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Welcome! Hope you enjoy your stay.

@Immo1282 Some of the drivers I have seen make the total length about 22 mm minimum. (eBay) Most of my parts will be remote, Power supply, wireless remote control, and possibly driver if its to large on the twin beam. have to figure out how to get laser in the small saucer space- probably cut a door hole and running the wires thru ship so they are of of sight. there will be multiple LEDS flashing and still. I have RGB flashing LEDS for the engine nacelle fronts. lot of wires to hide. Daisy chains will help cut that down I hope.
 

Immo1282

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Some of the drivers I have seen make the total length about 22 mm minimum
If you solder on wires instead of a driver directly mounted to your laser diodes, you can put the driver in a different space from the module - and the module can be a lot shorter. Can't do a lot about the diameter though.

This picture from DTRs shop page on 12mm modules shows which bit of the module you retain in this way and which you can do away with...
unnamed.jpg
If you use the front section alone, shown in the bottom of the image (or if you've the space, the half-length module on the right) and omit the silver focus ring you can cut a lot of length. Move the driver as close as possible once you've routed the wires, but it doesn't necessarily need to be attached directly to your laser diode :)

You won't be able to get much power & duty cycle out of this setup due to limited heatsinking, but if you're going for small space, there's not a lot better that you can do.
 
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Cool, I'm hoping less than 12" is not to far to box the driver, batteries and remote control receiver . That would be under the Model. What type of solder? I have a mini iron and some thin solder from a Pacman Arcade I built for my son with Raspberry Pi. Probably shrink tube connections also. Screenshot_20190108-153514.png
 

Immo1282

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What I reccomend you do (given this is your first build) is get your modules, prefitted with diodes and wires (potentially even the Laser driver) direct from Jordan at DTRs shop. There's a lot of pitfalls with builds for new people to it (and I still count myself in that number.)

Laser diodes can be extremely sensitive to ESD (Static discharge) so it's paramount that you at least wear a grounded wrist-strap whilst working on them, as well as use a soldering iron where the tip is also grounded. If you don't there's a good chance that the diode will be killed before you can even work on them. LDs are also mechanically sensitive - and pressing a diode into a module is also easy to cock up (I have killed ~£40 of laser diodes with ESD, and a £30 laser diode by pressing it in at an angle and breaking it's glass front window).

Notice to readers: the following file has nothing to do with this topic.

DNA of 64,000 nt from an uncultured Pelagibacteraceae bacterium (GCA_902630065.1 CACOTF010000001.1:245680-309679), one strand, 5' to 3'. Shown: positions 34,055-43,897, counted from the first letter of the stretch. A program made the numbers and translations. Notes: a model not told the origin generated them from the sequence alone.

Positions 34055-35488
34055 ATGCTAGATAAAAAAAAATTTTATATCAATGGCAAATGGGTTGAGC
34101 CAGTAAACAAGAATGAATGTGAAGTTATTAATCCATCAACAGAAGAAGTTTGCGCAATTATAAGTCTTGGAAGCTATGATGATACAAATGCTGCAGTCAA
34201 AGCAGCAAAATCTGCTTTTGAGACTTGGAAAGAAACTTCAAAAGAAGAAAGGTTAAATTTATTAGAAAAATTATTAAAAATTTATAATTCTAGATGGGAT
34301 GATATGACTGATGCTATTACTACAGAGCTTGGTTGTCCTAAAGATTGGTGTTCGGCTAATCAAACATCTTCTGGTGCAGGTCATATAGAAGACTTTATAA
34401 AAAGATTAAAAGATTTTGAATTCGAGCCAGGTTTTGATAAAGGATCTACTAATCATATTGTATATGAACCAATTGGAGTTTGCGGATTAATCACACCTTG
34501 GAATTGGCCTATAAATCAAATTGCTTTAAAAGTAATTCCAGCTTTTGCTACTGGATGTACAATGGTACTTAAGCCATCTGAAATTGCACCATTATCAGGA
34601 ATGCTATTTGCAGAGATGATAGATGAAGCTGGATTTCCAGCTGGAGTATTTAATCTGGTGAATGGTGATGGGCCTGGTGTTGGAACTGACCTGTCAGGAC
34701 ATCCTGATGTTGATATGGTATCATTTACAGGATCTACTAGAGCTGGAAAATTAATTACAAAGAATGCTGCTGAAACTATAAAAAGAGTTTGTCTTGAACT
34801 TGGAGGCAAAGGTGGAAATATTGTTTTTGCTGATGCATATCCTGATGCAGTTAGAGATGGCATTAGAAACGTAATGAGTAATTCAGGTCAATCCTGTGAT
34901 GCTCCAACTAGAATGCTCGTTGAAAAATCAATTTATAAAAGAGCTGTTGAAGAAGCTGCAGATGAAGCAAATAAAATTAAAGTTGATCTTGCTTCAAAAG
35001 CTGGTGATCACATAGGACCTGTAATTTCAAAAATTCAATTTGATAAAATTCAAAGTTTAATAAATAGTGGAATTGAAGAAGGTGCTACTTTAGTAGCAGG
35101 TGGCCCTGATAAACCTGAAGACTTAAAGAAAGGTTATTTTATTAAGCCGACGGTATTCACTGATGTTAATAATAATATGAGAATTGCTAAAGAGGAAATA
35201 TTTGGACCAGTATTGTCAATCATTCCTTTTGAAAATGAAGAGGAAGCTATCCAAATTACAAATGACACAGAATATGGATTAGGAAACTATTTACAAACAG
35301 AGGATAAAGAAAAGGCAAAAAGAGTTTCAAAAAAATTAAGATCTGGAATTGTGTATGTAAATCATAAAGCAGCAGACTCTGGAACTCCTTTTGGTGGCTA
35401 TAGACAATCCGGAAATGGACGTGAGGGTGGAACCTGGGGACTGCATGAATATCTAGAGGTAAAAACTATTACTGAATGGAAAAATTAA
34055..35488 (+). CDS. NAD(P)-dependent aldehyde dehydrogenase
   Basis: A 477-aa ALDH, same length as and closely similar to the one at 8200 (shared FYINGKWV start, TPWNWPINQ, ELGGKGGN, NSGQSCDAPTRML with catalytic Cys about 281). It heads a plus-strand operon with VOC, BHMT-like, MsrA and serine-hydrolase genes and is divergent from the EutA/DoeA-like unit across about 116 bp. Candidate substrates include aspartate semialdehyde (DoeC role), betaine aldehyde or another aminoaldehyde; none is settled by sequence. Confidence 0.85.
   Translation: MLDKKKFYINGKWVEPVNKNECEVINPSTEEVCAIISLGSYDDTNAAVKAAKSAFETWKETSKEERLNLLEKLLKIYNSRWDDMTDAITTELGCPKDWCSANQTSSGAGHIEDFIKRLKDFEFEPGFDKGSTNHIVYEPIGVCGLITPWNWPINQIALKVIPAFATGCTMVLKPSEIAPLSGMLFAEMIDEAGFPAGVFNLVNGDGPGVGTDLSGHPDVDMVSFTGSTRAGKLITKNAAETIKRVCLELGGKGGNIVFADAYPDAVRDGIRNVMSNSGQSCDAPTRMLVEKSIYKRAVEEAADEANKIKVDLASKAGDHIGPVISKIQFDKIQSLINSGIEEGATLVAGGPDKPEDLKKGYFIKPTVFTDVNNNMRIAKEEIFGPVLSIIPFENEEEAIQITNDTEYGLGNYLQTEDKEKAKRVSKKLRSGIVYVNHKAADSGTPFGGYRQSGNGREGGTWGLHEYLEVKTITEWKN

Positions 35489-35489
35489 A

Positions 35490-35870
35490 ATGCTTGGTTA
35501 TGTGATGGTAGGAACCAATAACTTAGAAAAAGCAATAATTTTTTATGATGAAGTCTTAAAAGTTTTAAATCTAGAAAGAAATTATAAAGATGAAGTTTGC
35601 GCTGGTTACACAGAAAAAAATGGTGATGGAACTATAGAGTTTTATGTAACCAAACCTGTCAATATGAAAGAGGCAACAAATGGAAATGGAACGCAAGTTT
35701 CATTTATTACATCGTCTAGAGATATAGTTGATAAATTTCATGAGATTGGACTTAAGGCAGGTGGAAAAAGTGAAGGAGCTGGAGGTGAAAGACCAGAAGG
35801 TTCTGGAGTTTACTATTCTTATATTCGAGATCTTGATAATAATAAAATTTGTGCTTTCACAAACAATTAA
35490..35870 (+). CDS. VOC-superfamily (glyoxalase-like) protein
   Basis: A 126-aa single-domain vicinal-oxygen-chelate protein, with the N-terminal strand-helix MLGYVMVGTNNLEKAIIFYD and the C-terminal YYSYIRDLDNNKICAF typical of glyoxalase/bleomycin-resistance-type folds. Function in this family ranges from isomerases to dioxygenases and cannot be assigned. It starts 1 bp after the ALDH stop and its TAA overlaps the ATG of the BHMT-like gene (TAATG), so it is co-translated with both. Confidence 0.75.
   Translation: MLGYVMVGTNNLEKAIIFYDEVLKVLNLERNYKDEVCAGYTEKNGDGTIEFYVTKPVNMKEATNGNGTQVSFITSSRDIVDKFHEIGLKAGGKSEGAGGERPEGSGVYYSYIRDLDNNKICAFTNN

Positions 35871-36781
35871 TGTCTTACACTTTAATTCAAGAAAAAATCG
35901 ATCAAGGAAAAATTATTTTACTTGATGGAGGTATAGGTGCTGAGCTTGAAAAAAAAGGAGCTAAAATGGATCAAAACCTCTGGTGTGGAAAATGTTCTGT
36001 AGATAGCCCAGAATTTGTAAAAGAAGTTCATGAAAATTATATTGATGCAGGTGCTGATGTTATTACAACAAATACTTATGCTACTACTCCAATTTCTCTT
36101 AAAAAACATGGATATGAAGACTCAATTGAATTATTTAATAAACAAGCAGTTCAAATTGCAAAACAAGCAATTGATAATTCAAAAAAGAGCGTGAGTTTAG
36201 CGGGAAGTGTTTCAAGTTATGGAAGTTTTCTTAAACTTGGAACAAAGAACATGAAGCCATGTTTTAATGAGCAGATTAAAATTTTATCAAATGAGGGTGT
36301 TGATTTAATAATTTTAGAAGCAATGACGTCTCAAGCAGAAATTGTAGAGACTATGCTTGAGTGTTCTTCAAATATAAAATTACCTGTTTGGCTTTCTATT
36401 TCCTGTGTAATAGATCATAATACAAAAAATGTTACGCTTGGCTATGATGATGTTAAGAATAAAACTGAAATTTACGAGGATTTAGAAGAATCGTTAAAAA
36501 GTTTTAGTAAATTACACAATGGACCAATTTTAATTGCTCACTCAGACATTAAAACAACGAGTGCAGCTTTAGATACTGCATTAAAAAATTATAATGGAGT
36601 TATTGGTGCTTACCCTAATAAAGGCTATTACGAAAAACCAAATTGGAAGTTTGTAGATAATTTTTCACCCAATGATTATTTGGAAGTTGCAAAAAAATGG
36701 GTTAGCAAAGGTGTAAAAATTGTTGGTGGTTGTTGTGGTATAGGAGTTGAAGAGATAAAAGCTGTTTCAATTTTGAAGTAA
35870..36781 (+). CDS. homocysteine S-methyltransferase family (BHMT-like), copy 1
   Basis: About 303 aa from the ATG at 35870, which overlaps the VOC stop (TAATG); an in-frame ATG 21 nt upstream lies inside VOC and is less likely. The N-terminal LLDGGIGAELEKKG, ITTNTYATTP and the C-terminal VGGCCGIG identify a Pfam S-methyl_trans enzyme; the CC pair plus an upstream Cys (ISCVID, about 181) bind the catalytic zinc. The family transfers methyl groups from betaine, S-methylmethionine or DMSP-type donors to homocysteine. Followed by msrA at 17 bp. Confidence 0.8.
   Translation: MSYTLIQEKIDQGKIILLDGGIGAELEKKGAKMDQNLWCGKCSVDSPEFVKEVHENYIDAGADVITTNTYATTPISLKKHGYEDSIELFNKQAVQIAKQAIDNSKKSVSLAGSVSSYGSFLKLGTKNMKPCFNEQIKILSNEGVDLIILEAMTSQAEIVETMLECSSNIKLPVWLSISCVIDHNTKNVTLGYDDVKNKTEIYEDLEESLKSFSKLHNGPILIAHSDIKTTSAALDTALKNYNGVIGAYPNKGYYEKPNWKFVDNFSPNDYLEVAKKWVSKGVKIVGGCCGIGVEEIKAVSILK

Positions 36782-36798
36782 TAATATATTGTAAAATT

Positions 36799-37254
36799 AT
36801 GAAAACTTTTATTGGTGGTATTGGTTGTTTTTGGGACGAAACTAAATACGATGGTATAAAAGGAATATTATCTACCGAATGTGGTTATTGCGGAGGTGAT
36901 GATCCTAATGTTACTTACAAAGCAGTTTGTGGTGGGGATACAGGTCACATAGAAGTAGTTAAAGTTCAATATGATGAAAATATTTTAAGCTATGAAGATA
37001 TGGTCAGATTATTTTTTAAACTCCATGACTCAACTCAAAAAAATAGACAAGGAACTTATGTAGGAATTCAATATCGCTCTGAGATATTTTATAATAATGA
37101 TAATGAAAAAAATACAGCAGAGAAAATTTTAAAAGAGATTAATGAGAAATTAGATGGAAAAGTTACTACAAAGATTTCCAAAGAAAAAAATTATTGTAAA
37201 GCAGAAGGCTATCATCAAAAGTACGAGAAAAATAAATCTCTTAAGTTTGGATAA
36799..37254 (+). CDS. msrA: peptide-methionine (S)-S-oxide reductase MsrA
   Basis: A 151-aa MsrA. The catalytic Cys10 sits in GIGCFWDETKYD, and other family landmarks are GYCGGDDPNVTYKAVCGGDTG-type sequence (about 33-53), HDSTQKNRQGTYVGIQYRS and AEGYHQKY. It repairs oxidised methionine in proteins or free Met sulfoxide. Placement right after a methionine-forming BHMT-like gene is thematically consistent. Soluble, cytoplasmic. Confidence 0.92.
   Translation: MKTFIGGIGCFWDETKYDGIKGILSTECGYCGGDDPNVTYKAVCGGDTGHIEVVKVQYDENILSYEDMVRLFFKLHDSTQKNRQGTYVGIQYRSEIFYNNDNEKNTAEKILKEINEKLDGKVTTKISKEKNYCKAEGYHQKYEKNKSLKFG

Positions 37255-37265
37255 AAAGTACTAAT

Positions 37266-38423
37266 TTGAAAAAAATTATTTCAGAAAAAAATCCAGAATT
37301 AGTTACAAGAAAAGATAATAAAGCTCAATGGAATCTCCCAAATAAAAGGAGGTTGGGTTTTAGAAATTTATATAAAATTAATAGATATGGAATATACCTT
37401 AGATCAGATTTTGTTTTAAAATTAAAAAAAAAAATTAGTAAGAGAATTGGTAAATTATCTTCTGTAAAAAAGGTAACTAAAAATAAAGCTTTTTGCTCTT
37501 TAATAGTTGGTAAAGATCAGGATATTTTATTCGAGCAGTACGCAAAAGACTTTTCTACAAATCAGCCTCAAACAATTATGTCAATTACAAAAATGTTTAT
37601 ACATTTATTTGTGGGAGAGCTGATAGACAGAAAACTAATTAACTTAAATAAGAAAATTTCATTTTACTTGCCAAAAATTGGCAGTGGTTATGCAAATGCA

By buying the module with wires pre-attached, you can mostly eliminate the physical concerns. By buying the diode module /w driver soldered and wires from the driver, you can eliminate much of the ESD concerns too, as the driver will help in protecting the diode from smaller discharges. Trust me in that for a first build - it's extremely frustrating to be killing parts because of rushing, or not using the right tools etc.

Looking at the model - (and I'd measure it before you order anything to make sure) - you probably have space for a full 12mm module, including a hollow back containing the driver board. This is by far the most fool-proof option if it'll fit. You need space for a cylinder 12mm in diameter and about 31mm long. This way, you can power the driver board directly from a battery in the base, and leave the module entirely intact for the best chance of success.
 

paul1598419

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If you are already proficient with electronics you may have little to no problems at all. But, if you are new to all of this, there are many pitfalls and you might be better off buying your diodes pressed and the driver wired to it and ready to drop into a host. You will always pay a premium for having someone else set everything up for you, but at least you know it will work when you get it.